Select Case Temperature
      Case Is >= 40#
          Debug.Print "It's extremely hot"
      Case 30# To 39#
          Debug.Print "It's hot"
      Case 20# To 29#
          Debug.Print "It's warm"
      Case 10# To 19#
          Debug.Print "It's cool"
      Case 0# To 9#
          Debug.Print "It's cold"
      Case Else
          Debug.Print "It's freezing"
  End Select

UnconditionalsEdit

Unconditionals let you change the flow of your program without a condition. You should be careful when using unconditionals. Often they make programs difficult to understand. Read Isn't goto evil? below for more information.

ExitEdit

End a function, subroutine or property and return to the calling procedure or function. Note that in Visual Basic returning from a function and assigning a return value requires two separate statements.

For procedures:

Exit Sub

For functions:

Exit function

For properties:

Exit Property

EndEdit

This simple command ends the execution of the program

For example:

  Private Sub cmd1_Click()
      End
  End Sub

In this example, when the button cmd1 is clicked, the program will terminate. The End command is provided for backward compatibility and is rarely (if ever) needed to end a VB program. The proper way to end a VB program is to release all object references, stop any running timers, and exit out of any executing procedures. In a small program this could mean to simply unload all the forms. When there are no active object references and no code running, VB will terminate the program in a graceful manner. Using End to end the program will terminate the program in an ungraceful manner (some things may not get shut down properly).

GotoEdit

Transfer control to the statement after the label (or line number).

      Goto Label
      Dont_Do_Something
  Label:
      ...

In Visual Basic the target of a Goto statement must be in the same procedure; this prevents abuse of the feature by making it impossible to jump into the middle of another subroutine.

Isn't Goto Evil?Edit

One often hears that Goto is evil and one should avoid using goto. But it is often overlooked that any exit statement which is not the last statement inside a procedure or function is also an unconditional statement - a goto in disguise.

Therefore if you have functions and procedures with more than one exit statement you can just as well use goto. When it comes down to readability the following two samples are almost the same:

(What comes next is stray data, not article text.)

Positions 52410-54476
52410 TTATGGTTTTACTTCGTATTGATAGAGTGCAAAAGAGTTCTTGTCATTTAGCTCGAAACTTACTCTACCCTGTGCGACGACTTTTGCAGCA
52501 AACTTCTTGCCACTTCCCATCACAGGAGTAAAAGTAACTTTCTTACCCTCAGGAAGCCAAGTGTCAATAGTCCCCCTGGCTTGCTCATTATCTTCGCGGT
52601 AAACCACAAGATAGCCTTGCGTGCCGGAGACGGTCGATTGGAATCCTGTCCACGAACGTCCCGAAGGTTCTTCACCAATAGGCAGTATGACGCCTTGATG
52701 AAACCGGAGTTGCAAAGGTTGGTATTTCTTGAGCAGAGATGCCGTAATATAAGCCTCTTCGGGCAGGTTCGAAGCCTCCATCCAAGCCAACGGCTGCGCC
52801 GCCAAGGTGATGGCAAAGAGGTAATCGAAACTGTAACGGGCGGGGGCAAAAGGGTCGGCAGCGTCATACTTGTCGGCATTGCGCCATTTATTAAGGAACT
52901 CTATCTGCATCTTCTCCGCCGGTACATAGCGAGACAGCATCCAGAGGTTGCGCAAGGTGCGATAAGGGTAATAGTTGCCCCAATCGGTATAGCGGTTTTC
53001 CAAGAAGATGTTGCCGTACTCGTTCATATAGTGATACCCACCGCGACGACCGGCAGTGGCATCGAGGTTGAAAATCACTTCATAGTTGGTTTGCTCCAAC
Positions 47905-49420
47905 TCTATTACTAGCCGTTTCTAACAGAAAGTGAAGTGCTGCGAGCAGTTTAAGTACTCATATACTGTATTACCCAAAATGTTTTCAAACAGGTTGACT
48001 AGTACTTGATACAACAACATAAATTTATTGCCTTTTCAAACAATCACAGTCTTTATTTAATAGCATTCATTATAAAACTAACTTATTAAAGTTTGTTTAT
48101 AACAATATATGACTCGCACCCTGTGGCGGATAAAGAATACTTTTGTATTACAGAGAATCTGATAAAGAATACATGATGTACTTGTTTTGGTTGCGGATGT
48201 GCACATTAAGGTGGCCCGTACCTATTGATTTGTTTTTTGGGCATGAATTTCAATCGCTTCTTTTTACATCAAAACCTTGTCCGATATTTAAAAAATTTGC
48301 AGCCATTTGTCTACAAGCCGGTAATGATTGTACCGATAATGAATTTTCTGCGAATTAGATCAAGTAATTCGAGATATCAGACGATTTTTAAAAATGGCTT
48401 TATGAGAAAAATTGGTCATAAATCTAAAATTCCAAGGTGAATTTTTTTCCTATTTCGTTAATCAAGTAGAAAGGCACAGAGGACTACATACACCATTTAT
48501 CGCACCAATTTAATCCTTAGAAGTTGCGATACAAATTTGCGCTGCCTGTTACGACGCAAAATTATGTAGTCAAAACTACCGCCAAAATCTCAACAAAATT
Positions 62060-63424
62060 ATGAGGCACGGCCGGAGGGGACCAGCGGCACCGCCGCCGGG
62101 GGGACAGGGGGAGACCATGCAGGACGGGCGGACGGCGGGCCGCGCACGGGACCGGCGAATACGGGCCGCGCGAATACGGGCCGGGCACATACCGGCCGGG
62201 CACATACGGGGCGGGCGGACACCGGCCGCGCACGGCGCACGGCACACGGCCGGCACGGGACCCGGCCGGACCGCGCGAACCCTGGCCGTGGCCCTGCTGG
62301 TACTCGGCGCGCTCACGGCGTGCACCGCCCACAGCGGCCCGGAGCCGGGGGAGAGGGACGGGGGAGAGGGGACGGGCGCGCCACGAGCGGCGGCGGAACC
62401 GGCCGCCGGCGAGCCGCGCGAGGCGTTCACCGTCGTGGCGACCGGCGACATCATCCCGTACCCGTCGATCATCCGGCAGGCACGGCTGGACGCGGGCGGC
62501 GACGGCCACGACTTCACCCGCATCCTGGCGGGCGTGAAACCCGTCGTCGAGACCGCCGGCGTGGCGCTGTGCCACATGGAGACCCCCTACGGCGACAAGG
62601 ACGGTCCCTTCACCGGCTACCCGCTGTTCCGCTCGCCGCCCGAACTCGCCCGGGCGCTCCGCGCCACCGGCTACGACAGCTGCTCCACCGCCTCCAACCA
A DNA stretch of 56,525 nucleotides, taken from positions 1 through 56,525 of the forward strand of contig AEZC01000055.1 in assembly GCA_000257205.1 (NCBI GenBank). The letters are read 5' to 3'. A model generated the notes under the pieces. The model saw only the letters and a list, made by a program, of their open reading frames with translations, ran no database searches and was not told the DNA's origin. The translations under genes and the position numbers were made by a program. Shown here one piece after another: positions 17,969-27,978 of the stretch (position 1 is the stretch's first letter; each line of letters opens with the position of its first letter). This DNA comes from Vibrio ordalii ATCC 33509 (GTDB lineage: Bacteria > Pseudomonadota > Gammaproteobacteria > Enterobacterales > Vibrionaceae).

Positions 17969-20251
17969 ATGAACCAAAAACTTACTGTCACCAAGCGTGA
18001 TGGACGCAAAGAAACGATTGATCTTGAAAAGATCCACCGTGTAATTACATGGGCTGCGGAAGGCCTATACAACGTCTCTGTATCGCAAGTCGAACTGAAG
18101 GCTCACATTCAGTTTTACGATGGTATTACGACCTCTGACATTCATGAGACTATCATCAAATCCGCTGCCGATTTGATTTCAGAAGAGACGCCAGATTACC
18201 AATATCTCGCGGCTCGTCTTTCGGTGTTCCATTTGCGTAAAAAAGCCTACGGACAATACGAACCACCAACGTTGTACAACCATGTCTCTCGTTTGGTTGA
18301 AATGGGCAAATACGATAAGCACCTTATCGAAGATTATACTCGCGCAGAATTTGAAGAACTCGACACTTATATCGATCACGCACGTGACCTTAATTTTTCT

Sub Use_Exit
      Do_Something
      If Test Then
          Exit Sub
      End If
      Do_Something_Else
  End Sub
 
  Sub Use_Goto is
      Do_Something
      If Test Then
          Goto Exit_Use_Goto
      End If
      Do_Something_Else
  Exit_Use_Goto:
  End Sub

In the pure structured approach, neither goto nor multiple exit statements are needed:

  Sub Use_If is
      Do_Something
      If Not Test Then
          Do_Something_Else
      End If
  End Sub

A couple of notes:

  • Return is a reserved keyword and can only be used with a matching Gosub and that the Gosub must reside in the same function, sub or property. It cannot be used to return from a function, sub or property - maybe it should read Exit Sub.
  • Error handling in Visual Basic does need the use of Goto, but with a different syntax.
  • Visual Basic, believe it or not, supports line numbering, so for example Goto 20 is perfectly acceptable if line 20 exists!
  • Using Exit instead of Goto as shown above has some side effects. Calling Exit Sub clears a current error state, i.e. it is the equivalent of an Err.Clear.

Compatibility with VB.NetEdit

If you are concerned that you might want to port your code to VB.Net without recasting it later you should probably avoid goto altogether.

One alternative is the pseudo loop. Its purpose is to fake a goto target that occurs later in the routine:

  Sub Use_PseudoLoop
 
      Do 'Start the pseudo loop.  Exists only so that you can use Exit Do
          Try_Something
          If Test Then 
              Exit Do
          End If
          Try_Again
          If Test Then 
              Exit Do
          End If
          Try_Try_Again
      Loop While False ' will never loop
      Do_One_Last_Thing
 
  End Sub

Of course this example can be recast using If..Then..Else..End If without the need for any Exit statements at all so it is a little artificial:

  Sub Use_IfThen
 
      Try_Something
      If Not Test Then 
          Try_Again
          If Not Test Then 
              Try_Try_Again
          End If
      End If
      Do_One_Last_Thing
 
  End Sub


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Last modified on 7 September 2012, at 20:55